Because the Texas Family Code allows for no-fault divorce, many Texans who are considering filing for divorce believe that fault won't make a difference in their divorce proceedings. This is not true. Because no-fault divorces are allowed in Texas, a spouse cannot prevent a divorce decree by forcing the filing spouse to prove fault. However, proving fault can have a significant effect on several important elements of a divorce settlement.
For-fault divorce and community property
In both no-fault and for-fault divorce actions, the court is not required to divide community property equally. Courts in Texas base the division of marital property on number of factors, including income disparities and custody of any children.
However, Texas courts do explicitly take into consideration any proven fault that led to the dissolution of the marriage, such as adultery or cruelty on the part of one spouse. Therefore, choosing to pursue a no-fault divorce settlement when you have grounds for a fault-based divorce action can potentially reduce the value of your divorce settlement.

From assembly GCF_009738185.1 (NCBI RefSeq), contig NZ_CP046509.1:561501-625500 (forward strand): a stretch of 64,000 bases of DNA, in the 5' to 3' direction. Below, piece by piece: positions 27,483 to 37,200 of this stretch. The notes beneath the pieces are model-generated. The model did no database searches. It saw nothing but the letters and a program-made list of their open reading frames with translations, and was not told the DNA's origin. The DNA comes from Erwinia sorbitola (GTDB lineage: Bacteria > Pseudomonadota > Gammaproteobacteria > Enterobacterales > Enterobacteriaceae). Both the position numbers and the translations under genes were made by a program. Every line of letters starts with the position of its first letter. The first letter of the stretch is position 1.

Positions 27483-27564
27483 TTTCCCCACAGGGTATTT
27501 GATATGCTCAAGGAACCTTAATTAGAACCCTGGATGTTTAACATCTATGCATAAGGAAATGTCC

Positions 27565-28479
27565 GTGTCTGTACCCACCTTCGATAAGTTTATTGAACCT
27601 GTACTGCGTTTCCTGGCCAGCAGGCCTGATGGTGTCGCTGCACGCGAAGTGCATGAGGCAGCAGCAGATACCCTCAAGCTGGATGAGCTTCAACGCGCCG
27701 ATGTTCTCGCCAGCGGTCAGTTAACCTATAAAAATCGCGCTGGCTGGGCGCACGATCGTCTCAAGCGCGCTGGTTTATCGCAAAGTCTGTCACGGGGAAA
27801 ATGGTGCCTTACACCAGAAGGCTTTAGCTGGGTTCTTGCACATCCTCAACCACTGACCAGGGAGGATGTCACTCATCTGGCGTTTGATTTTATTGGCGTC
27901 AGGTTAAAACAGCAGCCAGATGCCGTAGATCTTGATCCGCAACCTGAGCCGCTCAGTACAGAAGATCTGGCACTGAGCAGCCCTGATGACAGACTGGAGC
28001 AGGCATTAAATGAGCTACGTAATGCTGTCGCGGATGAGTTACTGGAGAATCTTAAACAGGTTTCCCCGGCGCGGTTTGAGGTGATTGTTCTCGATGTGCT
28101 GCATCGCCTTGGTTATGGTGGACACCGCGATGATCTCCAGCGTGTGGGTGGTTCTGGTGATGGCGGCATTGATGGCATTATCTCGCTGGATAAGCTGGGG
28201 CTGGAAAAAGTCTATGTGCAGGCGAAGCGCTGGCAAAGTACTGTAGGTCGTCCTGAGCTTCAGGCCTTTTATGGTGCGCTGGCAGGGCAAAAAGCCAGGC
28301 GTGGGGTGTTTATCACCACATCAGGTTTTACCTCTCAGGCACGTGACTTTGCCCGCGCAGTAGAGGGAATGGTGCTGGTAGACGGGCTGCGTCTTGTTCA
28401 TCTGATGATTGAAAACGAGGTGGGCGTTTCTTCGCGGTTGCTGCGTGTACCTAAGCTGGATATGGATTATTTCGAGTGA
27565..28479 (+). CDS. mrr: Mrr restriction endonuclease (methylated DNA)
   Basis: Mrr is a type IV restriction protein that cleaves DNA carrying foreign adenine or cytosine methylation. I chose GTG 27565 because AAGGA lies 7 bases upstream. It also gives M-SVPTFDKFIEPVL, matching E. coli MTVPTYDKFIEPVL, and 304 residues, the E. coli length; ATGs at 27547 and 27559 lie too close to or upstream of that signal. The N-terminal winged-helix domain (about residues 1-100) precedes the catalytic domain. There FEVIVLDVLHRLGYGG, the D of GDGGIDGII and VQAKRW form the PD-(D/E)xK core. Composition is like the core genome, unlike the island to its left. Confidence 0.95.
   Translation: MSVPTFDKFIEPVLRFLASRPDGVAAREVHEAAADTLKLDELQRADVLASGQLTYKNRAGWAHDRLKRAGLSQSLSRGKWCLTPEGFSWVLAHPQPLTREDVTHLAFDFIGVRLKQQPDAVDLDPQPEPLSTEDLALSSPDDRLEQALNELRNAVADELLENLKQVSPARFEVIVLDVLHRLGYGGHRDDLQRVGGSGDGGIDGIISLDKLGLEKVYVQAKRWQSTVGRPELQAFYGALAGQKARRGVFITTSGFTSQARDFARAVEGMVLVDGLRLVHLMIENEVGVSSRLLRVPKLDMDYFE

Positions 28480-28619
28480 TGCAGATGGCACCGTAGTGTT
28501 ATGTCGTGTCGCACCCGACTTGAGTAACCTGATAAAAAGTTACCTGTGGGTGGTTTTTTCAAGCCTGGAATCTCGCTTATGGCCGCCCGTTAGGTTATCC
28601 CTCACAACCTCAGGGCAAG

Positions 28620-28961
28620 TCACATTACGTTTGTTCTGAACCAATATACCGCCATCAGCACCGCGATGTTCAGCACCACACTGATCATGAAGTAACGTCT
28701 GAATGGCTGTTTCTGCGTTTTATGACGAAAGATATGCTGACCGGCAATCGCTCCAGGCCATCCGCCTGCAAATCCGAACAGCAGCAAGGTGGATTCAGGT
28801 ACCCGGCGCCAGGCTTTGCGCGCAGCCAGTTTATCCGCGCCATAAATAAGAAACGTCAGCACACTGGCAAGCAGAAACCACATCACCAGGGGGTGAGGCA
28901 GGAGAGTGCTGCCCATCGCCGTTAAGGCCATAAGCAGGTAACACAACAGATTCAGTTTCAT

For-fault divorce and alimony
Determination of fault plays a similar role in establishing alimony support payments. Generally, the fault of a partner providing spousal maintenance does not matter unless domestic violence has been demonstrated. However, if it can be shown that a spouse was at fault in the divorce proceedings, alimony paid to the at-fault spouse may be reduced. For example, a spouse who is proven to have committed adultery may find his or her spousal support lowered.
For-fault divorce and child custody
In Texas, physical and legal custody of minor children is awarded based on the best interests of the children. Generally, the proven fault of a spouse in a divorce proceeding will not affect the determination of custody. However, if a divorce action is predicated on one spouse's physical abuse of the other - even if no abuse of the child has been demonstrated - the family court judge may take this abuse into consideration when determining custody.
What to do if you are considering a divorce in Texas
If you are considering pursuing a divorce action in Texas and want to know if you have grounds for a for-fault divorce, contact an experienced family law attorney in order to understand your legal options and to protect your rights.